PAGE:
Public views of the federal government's hurricane response have grown sharply more critical in the last week, pushing George W. Bush's leadership and performance ratings to career lows. A record 57 percent of Americans now disapprove of his work overall.
As striking as Bush's rating -- his disapproval is higher than the worst for either of his last two two-term predecessors -- is the intensity of sentiment against him: Forty-five percent of Americans "strongly" criticize Bush's performance in office, an unusually deep well of disapproval. Far fewer, 27 percent, strongly approve.
|Sampling, data collection and tabulation for this poll were done by TNS.|
Bush gets 50-50 ratings for strong leadership and for trust in a crisis -- long his strong suits, both now down sharply to career lows. A record 61 percent say he doesn't understand their problems. And his ratings on other issues have soured as well: A record 62 percent disapprove of his work on Iraq. On the economy, 58 percent disapprove; on gas prices, it's 72 percent. Even on handling terrorism, long the keystone of his support, half now approve of Bush's performance.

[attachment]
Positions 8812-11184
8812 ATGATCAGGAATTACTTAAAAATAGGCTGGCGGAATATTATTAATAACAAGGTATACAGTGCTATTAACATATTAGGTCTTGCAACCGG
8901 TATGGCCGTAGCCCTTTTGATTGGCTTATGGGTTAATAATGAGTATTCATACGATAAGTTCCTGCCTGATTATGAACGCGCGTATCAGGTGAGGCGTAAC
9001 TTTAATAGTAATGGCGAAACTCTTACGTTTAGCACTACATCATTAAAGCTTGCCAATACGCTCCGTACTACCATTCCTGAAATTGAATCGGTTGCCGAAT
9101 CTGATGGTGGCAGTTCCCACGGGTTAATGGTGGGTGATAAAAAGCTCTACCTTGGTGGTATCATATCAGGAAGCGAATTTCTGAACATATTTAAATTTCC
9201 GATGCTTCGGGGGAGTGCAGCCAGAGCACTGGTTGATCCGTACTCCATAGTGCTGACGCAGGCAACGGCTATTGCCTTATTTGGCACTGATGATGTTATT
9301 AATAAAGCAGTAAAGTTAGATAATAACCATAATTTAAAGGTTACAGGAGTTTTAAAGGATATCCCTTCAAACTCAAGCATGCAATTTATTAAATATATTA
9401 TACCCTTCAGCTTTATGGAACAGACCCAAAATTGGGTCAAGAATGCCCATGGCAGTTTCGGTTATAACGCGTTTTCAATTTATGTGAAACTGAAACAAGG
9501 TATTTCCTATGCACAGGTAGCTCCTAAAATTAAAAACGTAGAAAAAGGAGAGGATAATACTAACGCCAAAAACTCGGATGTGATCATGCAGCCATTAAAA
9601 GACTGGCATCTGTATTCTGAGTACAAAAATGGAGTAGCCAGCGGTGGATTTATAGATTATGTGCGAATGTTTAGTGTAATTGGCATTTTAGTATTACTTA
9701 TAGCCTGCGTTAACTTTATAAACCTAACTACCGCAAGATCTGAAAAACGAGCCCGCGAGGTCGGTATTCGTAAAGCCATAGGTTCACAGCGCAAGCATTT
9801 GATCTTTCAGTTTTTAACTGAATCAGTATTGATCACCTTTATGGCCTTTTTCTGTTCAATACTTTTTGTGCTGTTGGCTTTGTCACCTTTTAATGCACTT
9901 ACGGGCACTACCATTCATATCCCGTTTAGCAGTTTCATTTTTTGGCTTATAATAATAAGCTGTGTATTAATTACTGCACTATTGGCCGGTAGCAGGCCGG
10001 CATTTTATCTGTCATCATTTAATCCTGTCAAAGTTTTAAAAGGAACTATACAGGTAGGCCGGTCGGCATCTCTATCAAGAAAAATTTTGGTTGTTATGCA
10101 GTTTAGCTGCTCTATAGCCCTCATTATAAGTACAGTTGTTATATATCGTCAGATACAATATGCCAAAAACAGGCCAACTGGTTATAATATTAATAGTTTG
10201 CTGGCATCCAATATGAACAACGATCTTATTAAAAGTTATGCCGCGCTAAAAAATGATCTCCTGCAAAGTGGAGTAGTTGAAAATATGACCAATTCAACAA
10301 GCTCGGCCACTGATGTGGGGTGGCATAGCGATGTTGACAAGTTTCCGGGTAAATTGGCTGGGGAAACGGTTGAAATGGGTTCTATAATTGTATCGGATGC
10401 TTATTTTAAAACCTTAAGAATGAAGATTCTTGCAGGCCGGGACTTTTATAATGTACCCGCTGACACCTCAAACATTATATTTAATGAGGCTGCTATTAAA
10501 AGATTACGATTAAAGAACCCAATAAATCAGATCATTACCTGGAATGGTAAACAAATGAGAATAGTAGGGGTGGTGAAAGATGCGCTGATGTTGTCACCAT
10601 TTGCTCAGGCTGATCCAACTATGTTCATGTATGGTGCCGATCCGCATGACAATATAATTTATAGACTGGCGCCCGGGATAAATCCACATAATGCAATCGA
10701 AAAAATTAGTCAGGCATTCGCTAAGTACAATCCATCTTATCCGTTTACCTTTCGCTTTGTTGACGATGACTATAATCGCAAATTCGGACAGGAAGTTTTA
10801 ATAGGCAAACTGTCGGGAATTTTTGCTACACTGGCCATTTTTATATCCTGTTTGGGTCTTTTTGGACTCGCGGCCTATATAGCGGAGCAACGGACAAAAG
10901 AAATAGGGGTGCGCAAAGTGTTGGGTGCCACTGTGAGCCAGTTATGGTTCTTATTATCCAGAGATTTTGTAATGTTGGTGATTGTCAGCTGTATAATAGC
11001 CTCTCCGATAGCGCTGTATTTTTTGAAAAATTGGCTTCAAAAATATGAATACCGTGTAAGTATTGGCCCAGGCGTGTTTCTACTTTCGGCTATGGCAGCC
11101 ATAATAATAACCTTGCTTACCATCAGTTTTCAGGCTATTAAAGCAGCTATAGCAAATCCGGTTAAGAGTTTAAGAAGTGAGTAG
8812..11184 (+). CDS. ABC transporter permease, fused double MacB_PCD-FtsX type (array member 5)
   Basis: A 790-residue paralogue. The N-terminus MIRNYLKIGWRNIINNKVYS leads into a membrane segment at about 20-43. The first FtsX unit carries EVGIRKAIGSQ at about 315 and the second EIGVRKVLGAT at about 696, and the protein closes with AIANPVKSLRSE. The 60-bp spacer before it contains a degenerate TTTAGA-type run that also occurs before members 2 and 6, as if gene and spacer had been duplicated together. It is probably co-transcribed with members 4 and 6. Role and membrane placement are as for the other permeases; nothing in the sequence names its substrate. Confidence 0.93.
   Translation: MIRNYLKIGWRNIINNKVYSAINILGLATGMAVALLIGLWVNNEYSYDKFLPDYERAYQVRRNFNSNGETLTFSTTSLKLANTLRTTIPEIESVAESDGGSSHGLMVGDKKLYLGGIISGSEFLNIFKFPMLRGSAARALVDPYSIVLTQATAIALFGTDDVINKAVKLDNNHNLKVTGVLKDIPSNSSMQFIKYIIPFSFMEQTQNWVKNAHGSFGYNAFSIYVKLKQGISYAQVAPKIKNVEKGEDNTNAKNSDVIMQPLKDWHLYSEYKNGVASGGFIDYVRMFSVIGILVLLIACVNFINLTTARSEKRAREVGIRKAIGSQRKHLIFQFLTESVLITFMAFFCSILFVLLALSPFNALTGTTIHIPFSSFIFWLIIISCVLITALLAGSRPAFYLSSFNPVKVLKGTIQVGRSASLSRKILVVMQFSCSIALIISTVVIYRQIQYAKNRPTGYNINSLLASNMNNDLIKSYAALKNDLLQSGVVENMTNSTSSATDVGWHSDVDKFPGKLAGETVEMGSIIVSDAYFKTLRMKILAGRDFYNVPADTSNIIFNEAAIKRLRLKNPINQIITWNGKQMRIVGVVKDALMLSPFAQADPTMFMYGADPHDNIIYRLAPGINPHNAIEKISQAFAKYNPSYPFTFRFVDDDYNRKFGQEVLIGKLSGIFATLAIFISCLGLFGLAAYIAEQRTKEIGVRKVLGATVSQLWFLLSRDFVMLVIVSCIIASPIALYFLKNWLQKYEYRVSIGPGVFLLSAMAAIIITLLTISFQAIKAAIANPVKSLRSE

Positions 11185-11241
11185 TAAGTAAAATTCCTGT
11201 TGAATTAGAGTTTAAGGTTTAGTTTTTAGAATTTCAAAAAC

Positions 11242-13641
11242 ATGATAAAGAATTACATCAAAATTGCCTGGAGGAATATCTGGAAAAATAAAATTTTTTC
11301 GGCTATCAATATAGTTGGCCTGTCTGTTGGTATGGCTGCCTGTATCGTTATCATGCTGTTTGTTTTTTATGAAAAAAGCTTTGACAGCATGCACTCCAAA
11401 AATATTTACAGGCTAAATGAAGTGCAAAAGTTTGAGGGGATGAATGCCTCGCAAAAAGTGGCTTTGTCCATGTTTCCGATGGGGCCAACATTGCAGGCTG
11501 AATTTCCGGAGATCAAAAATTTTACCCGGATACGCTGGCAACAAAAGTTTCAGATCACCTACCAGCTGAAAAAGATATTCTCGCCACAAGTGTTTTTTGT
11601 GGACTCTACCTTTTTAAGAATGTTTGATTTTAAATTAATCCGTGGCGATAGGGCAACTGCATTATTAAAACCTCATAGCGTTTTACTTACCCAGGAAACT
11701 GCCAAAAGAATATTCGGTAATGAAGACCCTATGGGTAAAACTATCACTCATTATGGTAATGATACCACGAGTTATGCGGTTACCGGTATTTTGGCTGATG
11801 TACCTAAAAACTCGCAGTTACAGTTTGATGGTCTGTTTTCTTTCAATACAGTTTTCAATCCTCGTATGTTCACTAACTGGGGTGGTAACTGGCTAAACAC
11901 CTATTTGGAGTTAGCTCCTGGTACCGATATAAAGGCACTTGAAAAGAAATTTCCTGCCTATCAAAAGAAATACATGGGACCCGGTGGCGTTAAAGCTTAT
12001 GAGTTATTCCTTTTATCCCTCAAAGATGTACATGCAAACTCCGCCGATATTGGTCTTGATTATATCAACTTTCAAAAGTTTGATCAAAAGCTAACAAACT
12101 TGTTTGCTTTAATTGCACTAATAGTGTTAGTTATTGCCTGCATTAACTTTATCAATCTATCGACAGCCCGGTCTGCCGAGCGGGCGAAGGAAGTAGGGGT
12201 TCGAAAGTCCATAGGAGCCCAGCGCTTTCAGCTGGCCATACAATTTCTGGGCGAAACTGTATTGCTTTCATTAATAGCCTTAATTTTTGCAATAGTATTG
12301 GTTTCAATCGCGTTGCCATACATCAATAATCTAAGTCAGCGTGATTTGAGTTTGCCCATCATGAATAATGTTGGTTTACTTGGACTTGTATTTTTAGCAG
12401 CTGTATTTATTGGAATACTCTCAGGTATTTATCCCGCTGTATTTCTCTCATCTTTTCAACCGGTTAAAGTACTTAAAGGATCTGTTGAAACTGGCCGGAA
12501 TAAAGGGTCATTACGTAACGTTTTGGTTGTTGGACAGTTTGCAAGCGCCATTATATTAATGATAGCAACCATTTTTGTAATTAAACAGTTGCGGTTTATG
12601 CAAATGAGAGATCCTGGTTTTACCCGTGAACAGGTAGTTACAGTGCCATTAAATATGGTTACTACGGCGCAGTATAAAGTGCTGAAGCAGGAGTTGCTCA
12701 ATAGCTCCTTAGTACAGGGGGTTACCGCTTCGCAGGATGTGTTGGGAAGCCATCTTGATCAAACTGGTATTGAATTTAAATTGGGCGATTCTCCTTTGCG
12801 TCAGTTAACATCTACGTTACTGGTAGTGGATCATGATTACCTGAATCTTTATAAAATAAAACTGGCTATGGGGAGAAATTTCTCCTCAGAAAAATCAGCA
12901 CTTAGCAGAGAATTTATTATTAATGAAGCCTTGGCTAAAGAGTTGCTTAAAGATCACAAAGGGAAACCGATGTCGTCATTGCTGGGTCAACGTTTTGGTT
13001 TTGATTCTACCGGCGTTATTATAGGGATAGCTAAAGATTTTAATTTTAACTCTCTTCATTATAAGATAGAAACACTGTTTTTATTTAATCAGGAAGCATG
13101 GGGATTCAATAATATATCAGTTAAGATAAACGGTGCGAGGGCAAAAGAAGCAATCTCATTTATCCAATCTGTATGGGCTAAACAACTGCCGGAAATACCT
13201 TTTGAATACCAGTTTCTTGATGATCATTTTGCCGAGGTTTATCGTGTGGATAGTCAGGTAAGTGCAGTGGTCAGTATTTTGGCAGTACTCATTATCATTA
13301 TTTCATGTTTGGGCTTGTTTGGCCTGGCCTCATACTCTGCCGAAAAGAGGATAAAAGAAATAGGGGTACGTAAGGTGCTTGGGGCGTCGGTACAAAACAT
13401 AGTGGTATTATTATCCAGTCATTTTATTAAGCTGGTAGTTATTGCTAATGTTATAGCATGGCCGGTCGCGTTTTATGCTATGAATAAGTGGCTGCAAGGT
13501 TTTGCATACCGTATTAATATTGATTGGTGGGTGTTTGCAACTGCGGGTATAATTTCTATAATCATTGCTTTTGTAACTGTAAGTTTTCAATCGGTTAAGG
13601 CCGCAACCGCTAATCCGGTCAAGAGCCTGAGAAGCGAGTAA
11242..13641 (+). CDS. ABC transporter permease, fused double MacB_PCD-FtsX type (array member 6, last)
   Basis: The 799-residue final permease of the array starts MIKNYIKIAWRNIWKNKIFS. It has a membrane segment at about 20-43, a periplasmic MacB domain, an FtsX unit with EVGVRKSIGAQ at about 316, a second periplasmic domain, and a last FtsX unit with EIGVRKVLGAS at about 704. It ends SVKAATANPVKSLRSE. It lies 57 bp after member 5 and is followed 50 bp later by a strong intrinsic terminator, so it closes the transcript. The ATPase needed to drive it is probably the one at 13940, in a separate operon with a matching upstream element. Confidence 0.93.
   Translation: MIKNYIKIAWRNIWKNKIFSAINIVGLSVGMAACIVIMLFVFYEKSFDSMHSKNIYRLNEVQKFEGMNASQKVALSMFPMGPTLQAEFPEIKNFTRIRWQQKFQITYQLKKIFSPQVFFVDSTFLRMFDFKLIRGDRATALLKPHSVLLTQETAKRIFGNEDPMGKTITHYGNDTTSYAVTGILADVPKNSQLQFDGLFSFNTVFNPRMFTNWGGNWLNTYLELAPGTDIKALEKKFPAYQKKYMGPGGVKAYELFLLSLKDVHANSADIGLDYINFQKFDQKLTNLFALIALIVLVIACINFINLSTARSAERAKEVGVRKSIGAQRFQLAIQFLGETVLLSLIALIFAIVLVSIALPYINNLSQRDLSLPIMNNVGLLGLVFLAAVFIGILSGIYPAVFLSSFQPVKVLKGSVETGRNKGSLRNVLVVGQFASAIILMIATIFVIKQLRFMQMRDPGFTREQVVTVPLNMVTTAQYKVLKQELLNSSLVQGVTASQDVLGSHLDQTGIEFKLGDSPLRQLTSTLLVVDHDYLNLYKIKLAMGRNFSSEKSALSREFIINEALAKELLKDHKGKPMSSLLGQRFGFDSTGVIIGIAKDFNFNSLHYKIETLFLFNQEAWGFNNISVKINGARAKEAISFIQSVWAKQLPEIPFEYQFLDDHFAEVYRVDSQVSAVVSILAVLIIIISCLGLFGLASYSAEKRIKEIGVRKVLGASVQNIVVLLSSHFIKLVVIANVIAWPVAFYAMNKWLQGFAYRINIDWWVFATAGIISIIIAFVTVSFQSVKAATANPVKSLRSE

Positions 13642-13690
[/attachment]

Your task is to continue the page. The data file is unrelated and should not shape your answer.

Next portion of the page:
One brighter spot for the administration is the nomination of John Roberts as chief justice of the Unitef States: Fifty-five percent support his confirmation.
Bush's Handling of the Issues
KATRINA -- On Katrina, opinion has moved further away from Bush and his administration. Fifty-four percent now disapprove of his work on the hurricane, up seven points from an ABC News/Washington Post poll Sept. 2, four days after the storm hit the Gulf Coast. What had been essentially an even division on Bush's response is now disapproval by a 10-point margin.
More, 62 percent, rate the overall federal response negatively, up 11 points from initial public attitudes. Sixty-three percent say that two weeks after the hurricane hit, the administration still lacks a clear plan on how to handle it; rather than recovering its footing, the administration has lost eight points on this measure since Sept. 2. And three-quarters of Americans favor a 9/11 commission-style investigation of the hurricane response, apart from anything Congress might be planning.
There may be repercussions as well for administration policy on taxes: Nearly six in 10 Americans say consideration of tax cuts should be set aside for the time being.
RACE -- The survey also finds a profound division between black and white Americans in their perceptions of the disaster response. Blacks overwhelmingly say hurricane preparedness and response were shortchanged because of the race and poverty of many of those affected, and call it a sign of broader racial inequality in this country. Whites are far less likely to see it that way.
Katrina and Race
|Yes, whites||No, whites||Yes, blacks||No, blacks|
|Did poverty and race affect hurricane protection?||28%||69%||71%||27%|
|Did race and poverty affect speed of response?||24||73||76||21|
|Is relief effort indication of broader racial inequality?||25||73||63||36|
|Does Bush care about black people?||65||28||26||68|